Closer to home, the possible departures of Scotland and Northern Ireland from the “United” Kingdom also loom as a big threat to the UK as we have known it. These regions have repeatedly stated that they prefer to stay in the EU and have threatened a referendum (in Scotland’s case, a second referendum) to leave the UK. Breaking up the UK would be difficult for England to swallow. This is a dynamic that we predict will play out slowly as the contours of Brexit become clearer. It seems likely that the UK will attempt to triangulate its negotiations with the EU in an effort to assure Scotland and Northern Ireland that they will not be economically disadvantaged by Brexit, while these two potential breakaway regions might push for some kind of dual status within the EU and the UK. It will be interesting to see how that plays out.
The similarity of Brexit to Donald Trump’s anti-immigrant and anti-China campaign is a bit mind-numbing, but the swiftness of the result in the UK is even more stunning when compared to the slower US election cycle. However, the Brexit process is now likely to slow down a bit, even before the UK gives formal notice to leave the EU under Article 50 of the Lisbon Treaty, an event which is currently expected to occur in early 2017. It would not be a surprise for that date to slip, even significantly. There is a lot of infrastructure that the UK had ceded to the EU, particularly in the large and complex areas of trade, regulation, and immigration (including movement of employees between the EU and the UK), and the UK government will need to create its own departments, staff them, and provide political direction to them even as EU negotiations are ongoing. The UK and EU are already bickering about who is going to be responsible for the large pensions owed to UK employees of the EU government. There is much to be resolved in the disentangling. The current talk in the UK is that this process is expected to take at least 2 years after the Article 50 election, but clearly it will take longer than that. The announced expectation of early 2019 has already begun to slip into late 2019.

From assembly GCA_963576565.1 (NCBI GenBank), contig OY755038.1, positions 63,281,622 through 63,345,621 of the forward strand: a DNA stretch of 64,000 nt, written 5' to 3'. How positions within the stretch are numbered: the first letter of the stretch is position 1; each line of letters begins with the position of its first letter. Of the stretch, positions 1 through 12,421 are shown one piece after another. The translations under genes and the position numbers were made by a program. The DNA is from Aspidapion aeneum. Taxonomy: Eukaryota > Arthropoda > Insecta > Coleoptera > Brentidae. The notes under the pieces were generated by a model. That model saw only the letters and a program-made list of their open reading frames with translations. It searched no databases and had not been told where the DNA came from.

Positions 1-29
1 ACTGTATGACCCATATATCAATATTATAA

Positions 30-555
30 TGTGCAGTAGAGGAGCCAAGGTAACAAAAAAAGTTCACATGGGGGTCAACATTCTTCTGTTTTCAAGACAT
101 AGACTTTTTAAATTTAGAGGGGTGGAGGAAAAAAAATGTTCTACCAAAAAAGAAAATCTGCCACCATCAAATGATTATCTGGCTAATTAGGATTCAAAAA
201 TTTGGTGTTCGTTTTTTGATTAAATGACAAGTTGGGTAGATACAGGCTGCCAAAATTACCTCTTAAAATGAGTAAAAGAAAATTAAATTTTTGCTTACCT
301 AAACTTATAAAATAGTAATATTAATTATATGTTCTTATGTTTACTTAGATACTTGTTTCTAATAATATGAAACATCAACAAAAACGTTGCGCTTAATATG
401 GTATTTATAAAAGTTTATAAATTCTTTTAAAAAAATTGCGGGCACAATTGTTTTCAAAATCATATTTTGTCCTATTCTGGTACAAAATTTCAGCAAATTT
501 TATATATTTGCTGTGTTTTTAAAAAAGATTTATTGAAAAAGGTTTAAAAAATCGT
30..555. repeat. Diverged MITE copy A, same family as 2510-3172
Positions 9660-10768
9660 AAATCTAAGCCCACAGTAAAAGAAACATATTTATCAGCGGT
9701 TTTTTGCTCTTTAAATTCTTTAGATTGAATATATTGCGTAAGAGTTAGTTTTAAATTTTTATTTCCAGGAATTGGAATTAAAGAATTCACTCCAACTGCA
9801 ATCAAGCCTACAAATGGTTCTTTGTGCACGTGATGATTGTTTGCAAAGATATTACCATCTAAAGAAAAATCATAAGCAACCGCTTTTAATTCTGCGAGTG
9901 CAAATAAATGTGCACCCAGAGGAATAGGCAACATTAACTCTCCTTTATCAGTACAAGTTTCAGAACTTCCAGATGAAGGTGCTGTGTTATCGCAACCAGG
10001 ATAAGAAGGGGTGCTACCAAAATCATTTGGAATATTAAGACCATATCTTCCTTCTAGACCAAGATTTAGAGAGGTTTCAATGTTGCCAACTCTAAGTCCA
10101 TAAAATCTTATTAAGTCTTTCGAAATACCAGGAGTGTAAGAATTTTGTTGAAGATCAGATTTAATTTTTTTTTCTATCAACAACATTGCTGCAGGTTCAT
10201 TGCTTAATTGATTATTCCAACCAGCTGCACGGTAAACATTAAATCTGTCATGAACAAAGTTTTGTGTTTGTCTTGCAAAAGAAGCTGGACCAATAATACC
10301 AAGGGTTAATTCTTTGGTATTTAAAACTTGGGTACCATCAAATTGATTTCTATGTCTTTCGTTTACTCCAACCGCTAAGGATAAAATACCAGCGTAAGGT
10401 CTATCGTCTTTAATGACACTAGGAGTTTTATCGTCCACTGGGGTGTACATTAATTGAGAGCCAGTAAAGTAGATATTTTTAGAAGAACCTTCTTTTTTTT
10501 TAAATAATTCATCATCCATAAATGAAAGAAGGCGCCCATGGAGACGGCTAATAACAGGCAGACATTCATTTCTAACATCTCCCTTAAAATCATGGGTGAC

So, given all this, will the UK actually leave the EU? A lot can happen between now and several years from now. The Labour Party could wake up and present the electorate with an alternative plan. Unfortunately, the next parliamentary election is not until 2020 and the Conservative Party (at least those left standing) appears to be firmly in control. It would take a lot to get Prime Minister May to back off of “Brexit means Brexit,” and it has been reported that she does not intend to hold a parliamentary vote on Brexit. It appears that Brexit will go forward, albeit slowly at first.
There is a future for the UK (or maybe only England) post-Brexit, but it won’t be as bright as it was before June 23rd. Anti-globalization is not a successful economic strategy in a connected world. It is difficult to see how Brexit could make things economically better for Britain, which already suffers from a hollowed out manufacturing sector. However, large portions of the UK population do not care because they feel left behind. The only way out is for the British to find a way to share the benefits of globalization with the middle and lower middle economic classes, or to face an increasing risk of political strife and anti-globalization sentiment.